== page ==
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I have a challenge in doing the following proof: if $\{f_n\}$ is a sequence defined by

$f_n(x)=\begin{cases}1, & \text{if}\;n\leq x\leq n+1,\\0 & \text{otherwise},\end{cases}$ then I want to prove that

  1. $f_n\to f\equiv 0 \;\;\text{as}\;n\to \infty.$
  2. $\liminf\limits_{n\to \infty}\int f_n(x)dx\neq \int f(x)dx.$

The truth is, I don't see the solution coming soon but I believe there are people here who can help me do justice to it. Any help would be highly regarded.

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  • $\begingroup$ Do You have problems with 1 or 2 or both? $\endgroup$ – Logic_Problem_42 May 8 '18 at 5:06
  • $\begingroup$ @ Logic_Problem_42:Thanks for being prompt at these times! Actually, I have a problem with both. I'm new into analysis. $\endgroup$ – Omojola Micheal May 8 '18 at 5:08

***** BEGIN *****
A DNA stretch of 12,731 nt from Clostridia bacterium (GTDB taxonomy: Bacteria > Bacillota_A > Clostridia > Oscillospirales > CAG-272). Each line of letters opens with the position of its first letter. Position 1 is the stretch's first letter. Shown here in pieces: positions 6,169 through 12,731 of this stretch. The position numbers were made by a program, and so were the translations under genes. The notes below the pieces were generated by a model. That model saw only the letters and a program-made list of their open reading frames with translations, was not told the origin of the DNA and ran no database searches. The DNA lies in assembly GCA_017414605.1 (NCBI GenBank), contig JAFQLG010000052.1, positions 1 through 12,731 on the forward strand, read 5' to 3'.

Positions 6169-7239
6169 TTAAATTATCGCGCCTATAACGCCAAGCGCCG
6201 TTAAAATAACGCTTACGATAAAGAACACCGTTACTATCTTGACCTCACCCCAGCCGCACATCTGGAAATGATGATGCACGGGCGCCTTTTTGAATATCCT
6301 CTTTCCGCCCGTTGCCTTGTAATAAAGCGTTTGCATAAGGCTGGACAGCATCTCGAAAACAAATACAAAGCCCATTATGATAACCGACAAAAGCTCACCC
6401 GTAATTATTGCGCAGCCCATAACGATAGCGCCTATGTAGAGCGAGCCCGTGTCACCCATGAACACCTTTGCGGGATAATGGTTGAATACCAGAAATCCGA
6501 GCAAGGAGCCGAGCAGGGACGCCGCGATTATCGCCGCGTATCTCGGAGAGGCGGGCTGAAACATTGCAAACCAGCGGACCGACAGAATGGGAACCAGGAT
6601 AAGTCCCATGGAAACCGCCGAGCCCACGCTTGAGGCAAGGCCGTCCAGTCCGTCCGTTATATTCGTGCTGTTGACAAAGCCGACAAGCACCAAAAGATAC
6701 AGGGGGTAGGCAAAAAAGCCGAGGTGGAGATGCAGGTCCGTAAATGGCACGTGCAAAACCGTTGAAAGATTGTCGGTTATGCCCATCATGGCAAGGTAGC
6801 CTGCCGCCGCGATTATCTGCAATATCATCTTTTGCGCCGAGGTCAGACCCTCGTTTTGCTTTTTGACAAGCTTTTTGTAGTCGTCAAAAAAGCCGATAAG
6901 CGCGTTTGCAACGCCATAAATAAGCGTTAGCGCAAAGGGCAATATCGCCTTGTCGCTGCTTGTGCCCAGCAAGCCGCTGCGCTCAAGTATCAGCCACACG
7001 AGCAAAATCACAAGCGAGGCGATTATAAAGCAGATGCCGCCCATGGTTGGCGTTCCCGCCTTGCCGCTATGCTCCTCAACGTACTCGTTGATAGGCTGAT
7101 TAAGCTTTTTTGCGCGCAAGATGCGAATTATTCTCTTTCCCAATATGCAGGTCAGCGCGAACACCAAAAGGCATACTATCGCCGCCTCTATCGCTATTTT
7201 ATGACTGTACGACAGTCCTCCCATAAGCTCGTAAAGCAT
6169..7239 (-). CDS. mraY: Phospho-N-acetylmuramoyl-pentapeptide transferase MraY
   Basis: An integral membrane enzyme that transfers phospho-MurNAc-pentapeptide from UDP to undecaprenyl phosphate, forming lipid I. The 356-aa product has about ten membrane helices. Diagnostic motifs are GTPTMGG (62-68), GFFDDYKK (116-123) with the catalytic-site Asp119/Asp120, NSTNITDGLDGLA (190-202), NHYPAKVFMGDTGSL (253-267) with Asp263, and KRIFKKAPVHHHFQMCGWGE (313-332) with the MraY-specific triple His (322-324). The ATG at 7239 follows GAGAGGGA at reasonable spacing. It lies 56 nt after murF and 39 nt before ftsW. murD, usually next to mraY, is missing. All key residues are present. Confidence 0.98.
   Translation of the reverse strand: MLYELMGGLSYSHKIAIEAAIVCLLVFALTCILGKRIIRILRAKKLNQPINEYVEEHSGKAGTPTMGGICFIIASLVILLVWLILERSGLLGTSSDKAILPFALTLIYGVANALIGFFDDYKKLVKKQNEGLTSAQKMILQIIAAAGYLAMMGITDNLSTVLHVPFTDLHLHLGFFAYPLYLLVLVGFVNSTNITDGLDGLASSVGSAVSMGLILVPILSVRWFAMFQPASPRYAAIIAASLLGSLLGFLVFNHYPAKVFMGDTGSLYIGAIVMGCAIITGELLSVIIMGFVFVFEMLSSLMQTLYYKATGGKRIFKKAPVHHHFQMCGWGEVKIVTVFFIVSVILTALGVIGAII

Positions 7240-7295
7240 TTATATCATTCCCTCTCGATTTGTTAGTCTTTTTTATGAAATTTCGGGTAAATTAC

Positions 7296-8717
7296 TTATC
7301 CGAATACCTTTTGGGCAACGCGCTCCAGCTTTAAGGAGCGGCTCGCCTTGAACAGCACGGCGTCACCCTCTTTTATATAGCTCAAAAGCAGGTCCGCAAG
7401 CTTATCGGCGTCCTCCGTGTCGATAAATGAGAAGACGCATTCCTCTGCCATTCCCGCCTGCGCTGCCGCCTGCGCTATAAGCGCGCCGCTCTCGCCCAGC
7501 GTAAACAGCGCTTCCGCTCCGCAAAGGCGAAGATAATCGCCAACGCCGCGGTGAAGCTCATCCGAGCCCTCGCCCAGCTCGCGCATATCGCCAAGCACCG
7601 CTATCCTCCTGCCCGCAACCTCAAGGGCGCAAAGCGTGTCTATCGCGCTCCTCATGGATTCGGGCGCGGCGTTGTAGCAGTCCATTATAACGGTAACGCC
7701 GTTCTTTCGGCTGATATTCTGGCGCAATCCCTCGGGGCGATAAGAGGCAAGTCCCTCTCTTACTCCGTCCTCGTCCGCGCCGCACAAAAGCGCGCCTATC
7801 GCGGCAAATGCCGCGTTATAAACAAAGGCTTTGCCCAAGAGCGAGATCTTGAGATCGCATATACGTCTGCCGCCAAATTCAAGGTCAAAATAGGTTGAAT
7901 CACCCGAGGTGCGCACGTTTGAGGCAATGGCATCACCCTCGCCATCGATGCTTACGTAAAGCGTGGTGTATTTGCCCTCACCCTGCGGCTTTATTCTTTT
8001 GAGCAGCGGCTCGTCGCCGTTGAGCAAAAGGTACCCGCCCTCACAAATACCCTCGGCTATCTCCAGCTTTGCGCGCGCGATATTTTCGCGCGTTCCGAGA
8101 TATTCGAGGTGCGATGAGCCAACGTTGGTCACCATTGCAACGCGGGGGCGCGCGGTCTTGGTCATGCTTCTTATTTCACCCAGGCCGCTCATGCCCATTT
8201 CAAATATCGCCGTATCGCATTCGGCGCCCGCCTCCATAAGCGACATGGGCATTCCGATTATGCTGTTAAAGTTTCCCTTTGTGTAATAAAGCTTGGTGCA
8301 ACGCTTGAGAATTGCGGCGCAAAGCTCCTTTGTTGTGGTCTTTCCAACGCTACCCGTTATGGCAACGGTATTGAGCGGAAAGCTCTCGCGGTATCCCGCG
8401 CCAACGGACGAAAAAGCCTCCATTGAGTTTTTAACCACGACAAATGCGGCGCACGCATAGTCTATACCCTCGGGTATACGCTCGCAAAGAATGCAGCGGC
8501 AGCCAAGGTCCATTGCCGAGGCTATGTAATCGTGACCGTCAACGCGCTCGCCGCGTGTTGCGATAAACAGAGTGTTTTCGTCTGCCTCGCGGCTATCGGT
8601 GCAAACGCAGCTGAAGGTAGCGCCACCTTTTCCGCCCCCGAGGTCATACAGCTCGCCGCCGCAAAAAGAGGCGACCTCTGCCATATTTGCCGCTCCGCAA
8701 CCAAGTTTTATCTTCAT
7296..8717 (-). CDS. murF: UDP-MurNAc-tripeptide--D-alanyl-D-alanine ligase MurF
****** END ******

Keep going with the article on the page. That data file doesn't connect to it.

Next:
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  1. Let $x$ be arbitrary but fixed. By definition, we have for all $n>x$: $f_n(x)=0$. This implies $f_n(x)\to 0$. Since $x$ was arbitrary, we have $\lim_n f(x)=0$ for all $x$.

  2. $\int_{\infty}^{\infty} f_n(x)dx=\int_n^{n+1}1dx=1$- this holds for all $n$. Therefore the liminf of $\int_{\infty}^{\infty} f_n(x)dx$ is $1$.

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For each $x$ eventually (i.e if $n > x$) $f_{n}(x) = 0$. So $f(x) = \lim_{ n\rightarrow \infty} f_{n}(x)= 0$ for all $x$.

$\int f_{n}(x)\,dx = \int_{n}^{n+1}1\,dx = 1$. So $\liminf_{n \rightarrow \infty} \int f_{n}(x)\,dx = \lim_{n \rightarrow \infty} \int f_{n}(x)\,dx = 1$.

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For any $x$, there exists $N>x$ so that $f_n(x) = 0$ for all $n>N$. So $f_n\to f \equiv 0$.

Note that $\displaystyle{\int f_n dx = 1}$ for all $n$. So $\displaystyle{\liminf_{n\to\infty} \int f_n dx = 1}$. However, $\displaystyle{\int f dx = 0}$.

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